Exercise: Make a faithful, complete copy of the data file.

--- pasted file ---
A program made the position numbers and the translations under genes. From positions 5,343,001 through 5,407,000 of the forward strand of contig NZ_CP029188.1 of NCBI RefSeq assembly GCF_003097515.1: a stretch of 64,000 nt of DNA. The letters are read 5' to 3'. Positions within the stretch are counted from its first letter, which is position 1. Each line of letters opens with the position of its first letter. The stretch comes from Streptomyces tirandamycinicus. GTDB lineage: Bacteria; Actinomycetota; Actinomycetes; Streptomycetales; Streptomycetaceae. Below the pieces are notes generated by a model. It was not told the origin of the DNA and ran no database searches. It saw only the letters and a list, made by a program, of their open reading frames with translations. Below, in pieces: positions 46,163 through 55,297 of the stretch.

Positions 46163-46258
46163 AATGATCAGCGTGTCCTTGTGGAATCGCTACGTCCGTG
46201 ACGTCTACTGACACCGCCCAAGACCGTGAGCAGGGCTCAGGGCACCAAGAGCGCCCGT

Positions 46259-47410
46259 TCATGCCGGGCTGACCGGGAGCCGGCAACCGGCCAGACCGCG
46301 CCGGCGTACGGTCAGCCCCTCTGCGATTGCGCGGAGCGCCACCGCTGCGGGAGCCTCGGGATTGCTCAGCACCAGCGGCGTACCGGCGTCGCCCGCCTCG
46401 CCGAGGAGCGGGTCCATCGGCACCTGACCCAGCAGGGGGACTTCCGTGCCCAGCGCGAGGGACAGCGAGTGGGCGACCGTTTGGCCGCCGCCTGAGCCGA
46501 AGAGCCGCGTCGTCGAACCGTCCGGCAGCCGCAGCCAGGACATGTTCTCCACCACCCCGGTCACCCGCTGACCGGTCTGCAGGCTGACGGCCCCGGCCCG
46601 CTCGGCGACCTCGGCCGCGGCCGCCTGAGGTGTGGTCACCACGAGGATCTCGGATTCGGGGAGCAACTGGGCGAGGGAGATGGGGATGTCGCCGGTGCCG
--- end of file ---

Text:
A program made the position numbers and the translations under genes. From positions 5,343,001 through 5,407,000 of the forward strand of contig NZ_CP029188.1 of NCBI RefSeq assembly GCF_003097515.1: a stretch of 64,000 nt of DNA. The letters are read 5' to 3'. Positions within the stretch are counted from its first letter, which is position 1. Each line of letters opens with the position of its first letter. The stretch comes from Streptomyces tirandamycinicus. GTDB lineage: Bacteria; Actinomycetota; Actinomycetes; Streptomycetales; Streptomycetaceae. Below the pieces are notes generated by a model. It was not told the origin of the DNA and ran no database searches. It saw only the letters and a list, made by a program, of their open reading frames with translations. Below, in pieces: positions 46,163 through 55,297 of the stretch.

Positions 46163-46258
46163 AATGATCAGCGTGTCCTTGTGGAATCGCTACGTCCGTG
46201 ACGTCTACTGACACCGCCCAAGACCGTGAGCAGGGCTCAGGGCACCAAGAGCGCCCGT

Positions 46259-47410
46259 TCATGCCGGGCTGACCGGGAGCCGGCAACCGGCCAGACCGCG
46301 CCGGCGTACGGTCAGCCCCTCTGCGATTGCGCGGAGCGCCACCGCTGCGGGAGCCTCGGGATTGCTCAGCACCAGCGGCGTACCGGCGTCGCCCGCCTCG
46401 CCGAGGAGCGGGTCCATCGGCACCTGACCCAGCAGGGGGACTTCCGTGCCCAGCGCGAGGGACAGCGAGTGGGCGACCGTTTGGCCGCCGCCTGAGCCGA
46501 AGAGCCGCGTCGTCGAACCGTCCGGCAGCCGCAGCCAGGACATGTTCTCCACCACCCCGGTCACCCGCTGACCGGTCTGCAGGCTGACGGCCCCGGCCCG
46601 CTCGGCGACCTCGGCCGCGGCCGCCTGAGGTGTGGTCACCACGAGGATCTCGGATTCGGGGAGCAACTGGGCGAGGGAGATGGGGATGTCGCCGGTGCCG